Red Sox 11 Yankees 3: Kiss The Playoffs Good-Bye

After tonight’s stink bomb, you can officially forget the post-season because it ain’t happening. No way. It’s been at best a small chance for some time, really since Joba got hurt. But watching this team not only fail to hit, not only fail to hold Boston down, but to absolutely roll over and die seals the deal. The biggest series of the year, the last time the Yankees will play Boston in the old stadium, and the Yankees played poorly then, near the end, indifferently. Yet again this year, the Yankees have disgraced themselves. Sadly, they have 14 games left in Yankee Stadium before moving into the new one next year. Sadly, they won’t have any more playoff games in it. Sadly, they often played like chumps the last year the Stadium is open. Sadly, I’ve watched most of it with the expectation, then hope, then desperate hope, then mounting unlikeliness, then in futile helplessness that they would play well, make the playoffs, and make a run to the Series.

Forget it.

Injuries have mattered a lot, as I’ve consistently posted. But come on now, this is a team with tons of talent and most of the same core, plus some new and good talent added late with Nady, Marte, and Pudge. Don’t tell me that this team, with those players, couldn’t at least be a playoff team, couldn’t at least outscore teams and keep up, injuries notwithstanding. The poor start was an early killer, but the grotesque inconsistency, well before the injuries piled up so badly, before Wang and Joba went down, call the injury excuse seriously into question.

Start with the star-laden roster, for they are mainly the same guys who have at least made playoff runs before. A-Rod seems to have focus every other year and, while he’s having a darn good statistical year, is a joke with RISP. Giambi’s contract can’t expire fast enough for me, that two-trick steroid shooter who lived up to his massive deal all of one year and in blazing spurts in stretches of a few others, but never consistently, never for average any more, never for a whole year. His swing-for-the-fences approach is just the bane the Yankees need to eviscerate from the roster and fast. He’s deserved to be yanked from the five-hole for the last few weeks, but there he sits like so much non-clutch excrement, not to mention his so-called brain taking a powder in the 7-3 loss in the field. Pathetic through and through.

Cano had one of the worst first-half runs I’ve seen for such a talented player, looking clueless, pouting, and lacking any discernibly intelligent approach at the plate for over three months. He’s needed Bowa, whose loss is one of the great casualties of the last off-season. He’s needed a Red-Ass, and Bowa was that to a tee. Melky was a joke when he was up, making stupid mental mistakes in center field–and Melky is NOT the Yankees’ center fielder of the future–and looking even more clueless at the plate than Cano as the season wound on. Melky clearly regressed and, if rumors of his partying with Cano are true, Melky needs to shape up or be gone, and might be banished in an off-season move. Cano too.

Speaking of Red-Asses and the excesses and mistakes of youth, exactly where has the veteran leadership on the Yankees been the last few months? Other than trite platitudes from Pettite, whose wearisome apologies for his poor starts are nice and the right things to say (since he assuredly cares about winning) but nonetheless increasingly bothersome, and shallow banalities from Jeter about picking up the play, where has the leadership come from? Last year, I heard a lot about how Mariano increasingly became the voice of veteran leadership. From whom has it come this year? I realize there’s only so much we as fans can know about what’s happened behind closed doors. But I read the same blogs and papers that I did last year when so much was made of veteran leadership, and I have heard precious little in them this year about who has stepped up to lead this team, especially without Posada, the guts of the team in my opinion. That’s pathetic. Losing seems to have snowballed on the Yankees and engulfed them.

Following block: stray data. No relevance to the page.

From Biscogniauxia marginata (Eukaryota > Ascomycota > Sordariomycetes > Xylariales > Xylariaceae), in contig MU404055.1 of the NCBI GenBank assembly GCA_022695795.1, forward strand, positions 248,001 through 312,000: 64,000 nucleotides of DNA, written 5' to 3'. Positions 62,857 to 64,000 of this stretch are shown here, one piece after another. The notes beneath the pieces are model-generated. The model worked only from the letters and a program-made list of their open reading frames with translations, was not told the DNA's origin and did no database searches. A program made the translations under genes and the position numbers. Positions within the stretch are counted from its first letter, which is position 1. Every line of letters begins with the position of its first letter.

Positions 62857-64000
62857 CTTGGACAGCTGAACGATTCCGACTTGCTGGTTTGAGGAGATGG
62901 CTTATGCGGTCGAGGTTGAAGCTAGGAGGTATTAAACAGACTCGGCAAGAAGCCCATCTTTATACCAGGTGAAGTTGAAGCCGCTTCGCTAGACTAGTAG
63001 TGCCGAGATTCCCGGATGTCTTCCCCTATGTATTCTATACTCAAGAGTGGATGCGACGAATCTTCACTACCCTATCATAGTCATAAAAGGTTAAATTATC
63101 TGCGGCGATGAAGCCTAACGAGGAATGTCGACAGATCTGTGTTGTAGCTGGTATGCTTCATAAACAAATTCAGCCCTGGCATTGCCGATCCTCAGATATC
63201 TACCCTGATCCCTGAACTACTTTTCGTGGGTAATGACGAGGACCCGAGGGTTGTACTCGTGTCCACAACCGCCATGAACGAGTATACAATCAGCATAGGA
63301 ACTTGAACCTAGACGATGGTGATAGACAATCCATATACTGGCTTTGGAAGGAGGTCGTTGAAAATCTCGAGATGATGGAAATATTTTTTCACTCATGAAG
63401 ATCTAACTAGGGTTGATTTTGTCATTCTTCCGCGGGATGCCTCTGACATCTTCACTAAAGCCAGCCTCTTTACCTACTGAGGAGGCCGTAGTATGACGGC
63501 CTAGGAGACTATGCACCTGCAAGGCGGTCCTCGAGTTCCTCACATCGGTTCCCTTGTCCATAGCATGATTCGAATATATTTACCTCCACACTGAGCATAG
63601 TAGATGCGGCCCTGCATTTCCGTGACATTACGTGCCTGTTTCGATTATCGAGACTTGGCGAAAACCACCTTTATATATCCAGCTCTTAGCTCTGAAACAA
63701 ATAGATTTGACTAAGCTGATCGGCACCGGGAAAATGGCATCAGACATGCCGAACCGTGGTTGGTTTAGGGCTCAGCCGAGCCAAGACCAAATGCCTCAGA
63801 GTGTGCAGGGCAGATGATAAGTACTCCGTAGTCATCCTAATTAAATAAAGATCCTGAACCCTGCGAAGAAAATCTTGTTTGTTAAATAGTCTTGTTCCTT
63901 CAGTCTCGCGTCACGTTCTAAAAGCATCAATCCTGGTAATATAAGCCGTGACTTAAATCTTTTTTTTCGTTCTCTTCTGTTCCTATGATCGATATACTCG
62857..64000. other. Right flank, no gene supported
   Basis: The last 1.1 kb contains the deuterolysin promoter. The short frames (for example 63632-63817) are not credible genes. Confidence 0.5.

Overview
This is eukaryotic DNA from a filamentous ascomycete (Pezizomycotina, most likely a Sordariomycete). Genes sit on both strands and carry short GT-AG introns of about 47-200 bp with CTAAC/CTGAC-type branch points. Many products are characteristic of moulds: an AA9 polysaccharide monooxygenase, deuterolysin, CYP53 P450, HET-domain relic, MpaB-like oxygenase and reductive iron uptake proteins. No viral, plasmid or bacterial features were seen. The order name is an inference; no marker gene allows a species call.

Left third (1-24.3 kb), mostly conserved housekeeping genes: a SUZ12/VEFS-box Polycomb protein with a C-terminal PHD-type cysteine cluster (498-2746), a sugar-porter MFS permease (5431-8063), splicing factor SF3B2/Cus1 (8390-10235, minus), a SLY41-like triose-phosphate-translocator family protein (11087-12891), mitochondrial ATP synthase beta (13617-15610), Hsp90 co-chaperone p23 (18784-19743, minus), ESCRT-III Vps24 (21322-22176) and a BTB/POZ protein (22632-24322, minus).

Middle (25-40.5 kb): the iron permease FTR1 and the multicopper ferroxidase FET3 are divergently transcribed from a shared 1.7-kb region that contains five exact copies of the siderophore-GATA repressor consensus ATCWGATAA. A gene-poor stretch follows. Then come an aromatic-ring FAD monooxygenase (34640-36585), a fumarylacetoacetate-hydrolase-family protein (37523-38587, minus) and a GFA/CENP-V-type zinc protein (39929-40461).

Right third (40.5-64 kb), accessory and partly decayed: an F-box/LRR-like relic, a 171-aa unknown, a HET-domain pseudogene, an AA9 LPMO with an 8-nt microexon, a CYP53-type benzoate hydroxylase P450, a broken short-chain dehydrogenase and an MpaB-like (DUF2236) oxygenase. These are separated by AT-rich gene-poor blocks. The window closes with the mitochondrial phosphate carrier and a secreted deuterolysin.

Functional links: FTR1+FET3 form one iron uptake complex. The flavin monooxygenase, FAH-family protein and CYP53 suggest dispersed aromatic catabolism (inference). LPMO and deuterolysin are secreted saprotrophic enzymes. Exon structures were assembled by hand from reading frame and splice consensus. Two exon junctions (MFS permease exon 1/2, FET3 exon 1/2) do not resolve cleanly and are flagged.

I’m not impressed in the slightest with how the team has responded to the latest stretch, utterly failing to show against Boston. I’m also not impressed with how Girardi has handled the team. He’s well prepared, he works hard, he means well, and he was the best candidate for the job of the three interviewed. I believe that and the rest above. But he hasn’t gotten results, and those results have gotten steadily worse. Various people, from Sam Borden to regular reader Mike have questioned, rightly, what job Girardi has done especially compared to what Torre had done. Whatever his other faults, Torre successfully motivated similarly built Yankees teams, and certainly the offenses were not this woeful, not with this much talent. Whatever the issue, whatever he has or hasn’t said and done, Girardi must bear a good deal of the blame for this team’s routinely wilting. And wilt they have, many times throughout the year and without question now. They seem to have quit.

Jeter bears responsibility as well. With being the captain comes accountability, surely that’s no surprise to him. I’m sure he and others play important roles privately with players, and likely say and do more than we as fans know, and much we’d want them to say, do, and more. But this team has wilted on his watch as well. He’s picked it up of late, but whatever he’s done as captain and leader hasn’t come close to being enough. Again, I hear nothing about who has stepped up. This team has lacked leadership, and I’m sick and stinking-ass tired of watching this team get stomped as the players sit quietly in the dugout. I don’t need water coolers smashed, just some good vocal leadership, some rooting each other on and not just when things go well. The morale on the Yankees appears to have been muted, or downright stunk, most of the year.

The 2008 Yankees have been downright poor for a lot of reasons and in some key situations. They’re not mathematically eliminated yet, but only a miraculous turnaround–something they haven’t shown all year–and the outright collapse of Boston and Minnesota can prevent them from missing the playoffs. I don’t see that happening. I’m not a believer of flipping a switch and playing, getting, doing better at anything. The last games, days, weeks–months–have seen plenty of opportunities and necessities for that and it hasn’t happened. It won’t now simply because the level of desperation and necessity has increased.